A long time ago in a galaxy far, far away, a little green fellow named Yoda was trying to teach his student Luke how to be more elite. Yoda had Luke lift heavy objects off the ground, jump high and far, and do handstands while attempting other activities… all in an effort to thwart the evil Darth Castro. One day, Luke’s vehicle started sinking into a swamp. Yoda instructed Luke to use his newly acquired powers to lift the massive spaceship up out of the muck. Luke tried; he strained all his muscles attempting to make his ship rise, but Luke couldn’t do it. When, even against all his strength, Luke’s ship started to sink further into the swamp he gave up and deemed his ship a lost cause. He turned around and walked off, only to turn back around as he heard his ship rising back out of the murkiness. When the ship finally came to rest on solid ground, Luke turned to Yoda and said, “I don’t believe it.” Yoda’s response was, “That is why you fail.”
I lifted just shy of 4 tons over my head during 14.5. That took every muscle cell in my body. It also took every brain cell in my body.
The fifth and final workout of the 2014 CrossFit Open was brutal; a descending ladder of thrusters and burpees. I’ve done thrusters only twice, once on my first meeting with Fran and the other during a WOD that surprisingly enough also included burpees. And burpees, well everyone hates those.
Thursters and I do not get along. Not yet anyways. I knew this workout would be a killer. Add to that the fact that we “had to do 168 reps or quit in the process of trying”… yeah, 14.5 was going to be some serious ugliness.
I was so nervous before the workout started! I was set to go at 2 PM Sunday. As early as 11 AM, I had butterflies in my stomach. I was perspiring, I was pacing around the house… I was turnt up! (please don’t ever let me use that phrase again) I also had fleeting hope that maybe the workout wouldn’t be quite as nasty given that I increased my deadlift PR by 50 lbs two days ago. (holla!!)
I finally arrived at the box and began warming up and stretching. Once again I used the tips discussed by Tabata Times and Barbell Shrugged and I’m sure my performance benefitted from them. I did warmup thrusters with just the bar and they felt good, so deceitful of how they would feel at a little over double that weight.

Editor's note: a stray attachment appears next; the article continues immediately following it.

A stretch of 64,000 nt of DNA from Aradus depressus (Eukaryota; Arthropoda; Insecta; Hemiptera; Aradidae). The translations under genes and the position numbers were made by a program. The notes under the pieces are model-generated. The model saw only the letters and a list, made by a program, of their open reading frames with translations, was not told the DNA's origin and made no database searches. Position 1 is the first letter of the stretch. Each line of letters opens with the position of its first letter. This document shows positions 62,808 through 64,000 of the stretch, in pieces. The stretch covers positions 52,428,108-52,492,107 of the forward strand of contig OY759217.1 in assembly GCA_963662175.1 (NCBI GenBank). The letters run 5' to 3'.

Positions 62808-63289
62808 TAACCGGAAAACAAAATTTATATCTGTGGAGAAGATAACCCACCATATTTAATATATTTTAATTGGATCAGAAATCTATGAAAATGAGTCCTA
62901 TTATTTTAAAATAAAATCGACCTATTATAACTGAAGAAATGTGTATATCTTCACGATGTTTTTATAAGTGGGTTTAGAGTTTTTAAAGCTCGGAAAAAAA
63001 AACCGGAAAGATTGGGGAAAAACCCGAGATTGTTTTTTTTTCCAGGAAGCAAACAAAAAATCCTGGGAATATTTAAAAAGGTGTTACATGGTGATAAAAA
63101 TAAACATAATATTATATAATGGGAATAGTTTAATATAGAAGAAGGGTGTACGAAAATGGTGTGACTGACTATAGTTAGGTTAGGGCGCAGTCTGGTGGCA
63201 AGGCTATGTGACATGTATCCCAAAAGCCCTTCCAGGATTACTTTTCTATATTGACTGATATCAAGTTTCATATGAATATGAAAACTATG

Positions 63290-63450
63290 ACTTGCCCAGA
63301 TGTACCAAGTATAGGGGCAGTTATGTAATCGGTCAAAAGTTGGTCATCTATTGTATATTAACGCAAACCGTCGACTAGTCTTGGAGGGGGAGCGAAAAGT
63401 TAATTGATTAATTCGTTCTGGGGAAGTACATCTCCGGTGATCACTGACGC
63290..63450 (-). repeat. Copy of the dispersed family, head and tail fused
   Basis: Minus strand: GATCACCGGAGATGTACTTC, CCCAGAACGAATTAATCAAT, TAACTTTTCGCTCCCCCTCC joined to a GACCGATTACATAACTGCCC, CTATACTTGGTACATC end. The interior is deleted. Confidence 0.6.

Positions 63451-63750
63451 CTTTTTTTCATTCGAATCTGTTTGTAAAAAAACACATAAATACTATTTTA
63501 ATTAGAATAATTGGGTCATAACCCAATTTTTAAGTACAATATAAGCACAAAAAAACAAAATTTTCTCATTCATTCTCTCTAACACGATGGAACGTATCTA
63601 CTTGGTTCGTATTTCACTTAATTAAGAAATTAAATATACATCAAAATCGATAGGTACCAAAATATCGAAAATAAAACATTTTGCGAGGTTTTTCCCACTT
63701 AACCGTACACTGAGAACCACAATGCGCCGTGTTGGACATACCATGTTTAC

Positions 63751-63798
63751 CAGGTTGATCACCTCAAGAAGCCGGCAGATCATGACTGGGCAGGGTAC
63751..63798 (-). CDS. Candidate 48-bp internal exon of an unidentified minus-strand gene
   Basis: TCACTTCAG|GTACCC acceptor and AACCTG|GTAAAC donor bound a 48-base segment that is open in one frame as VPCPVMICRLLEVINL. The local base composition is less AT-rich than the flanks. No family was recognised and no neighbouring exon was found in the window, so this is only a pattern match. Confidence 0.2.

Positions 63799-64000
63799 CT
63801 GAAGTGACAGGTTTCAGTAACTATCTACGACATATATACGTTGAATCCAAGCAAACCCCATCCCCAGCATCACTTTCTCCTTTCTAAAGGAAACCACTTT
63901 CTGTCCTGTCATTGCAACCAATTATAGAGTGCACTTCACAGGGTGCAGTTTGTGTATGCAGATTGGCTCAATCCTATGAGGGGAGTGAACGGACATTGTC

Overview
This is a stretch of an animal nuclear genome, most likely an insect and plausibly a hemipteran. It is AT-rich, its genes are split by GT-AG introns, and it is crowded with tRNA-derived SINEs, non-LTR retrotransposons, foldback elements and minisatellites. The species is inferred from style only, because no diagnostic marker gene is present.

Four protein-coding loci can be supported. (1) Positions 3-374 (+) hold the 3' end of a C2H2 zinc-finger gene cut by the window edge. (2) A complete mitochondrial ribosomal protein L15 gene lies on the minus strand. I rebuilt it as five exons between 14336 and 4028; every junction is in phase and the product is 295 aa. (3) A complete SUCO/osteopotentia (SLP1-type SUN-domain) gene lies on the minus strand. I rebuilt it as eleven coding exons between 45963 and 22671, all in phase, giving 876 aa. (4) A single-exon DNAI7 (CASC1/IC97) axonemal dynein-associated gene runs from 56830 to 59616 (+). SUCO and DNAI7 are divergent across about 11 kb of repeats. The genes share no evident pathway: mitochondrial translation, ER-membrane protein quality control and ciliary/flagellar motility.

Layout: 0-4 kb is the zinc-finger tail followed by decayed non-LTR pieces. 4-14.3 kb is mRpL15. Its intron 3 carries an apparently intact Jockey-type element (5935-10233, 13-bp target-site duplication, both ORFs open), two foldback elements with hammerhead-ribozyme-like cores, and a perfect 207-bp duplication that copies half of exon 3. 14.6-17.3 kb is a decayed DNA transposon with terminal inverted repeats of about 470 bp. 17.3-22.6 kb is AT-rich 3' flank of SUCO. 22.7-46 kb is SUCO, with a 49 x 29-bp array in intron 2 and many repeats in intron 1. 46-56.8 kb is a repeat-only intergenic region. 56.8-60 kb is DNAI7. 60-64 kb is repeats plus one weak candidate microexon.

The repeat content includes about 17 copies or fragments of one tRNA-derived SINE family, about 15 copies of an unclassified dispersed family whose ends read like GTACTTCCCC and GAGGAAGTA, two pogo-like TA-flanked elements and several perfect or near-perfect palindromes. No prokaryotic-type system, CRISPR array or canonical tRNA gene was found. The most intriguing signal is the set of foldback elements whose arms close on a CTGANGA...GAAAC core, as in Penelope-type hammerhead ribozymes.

There were four of us doing 14.5 together and we chose 2:05 as our start time. Our date with destiny aka hell aka death aka supreme suffering aka pain aka uuuggghhhhhh.
My thoughts of this workout perhaps not being as nasty as I first thought quickly flew out the door. I imagine those last few minutes before go time are akin to what someone thinks as they are being led to the gallows awaiting their short drop and sudden stop.
Alas, the moment had arrived. Cue the music, start the countdown… it was time to pay the boatman.
I had a plan to tackle all those thrusters. I stuck to that plan for about 1/3 of the set of 21. Yeah… oh well! My plan was to handle each set in descending thirds, meaning the 21 would be 8-7-6, 18 would be 7-6-5, and so on. What actually happened was I was doing 3 reps and dropping the bar before I finished 21. Oh boy, this was going to take forever.
My recollection of the workout is a bit fuzzy, but I think right at the end of my 21 burpees following the thrusters I glanced at the clock with it reading somewhere around 8:30. I remember thinking to myself oh wow Rich is done and I think I flipped off the clock. Actually, yes, that did happen. Oops! Chalk that up to being caught up in the moment!
The set of 18 was long and hard. It was brutal. It was grueling. It was miserable and awful. I would get my 3 reps on thrusters then take plenty of time to regroup before taking another three. I was hurting, and I still had such a long way to go.
I got a no rep on one of my burpees in my set of 18. I was no repped due to not taking off with both feet on my jump over the barbell. I had no idea I did this, and I am glad I was called out. Sure, I was dying and I’m sure my coach didn’t want to make me do more than I had to, but it was of course the right thing to do and it made me mindful of ensuring to get no further non counting burpees. My burpee rhythm was drop down, get up, step-step-jump, turn around and repeat. Here, for your viewing enjoyment, some really bad burpees!
The 15 and 12 sets were bad. They were ugly. I went to a dark place. I wanted to quit. I wanted to reach out and embrace the dark side. I wanted the sweet, sweet bliss of escaping the workout, to end my pain, to just let go…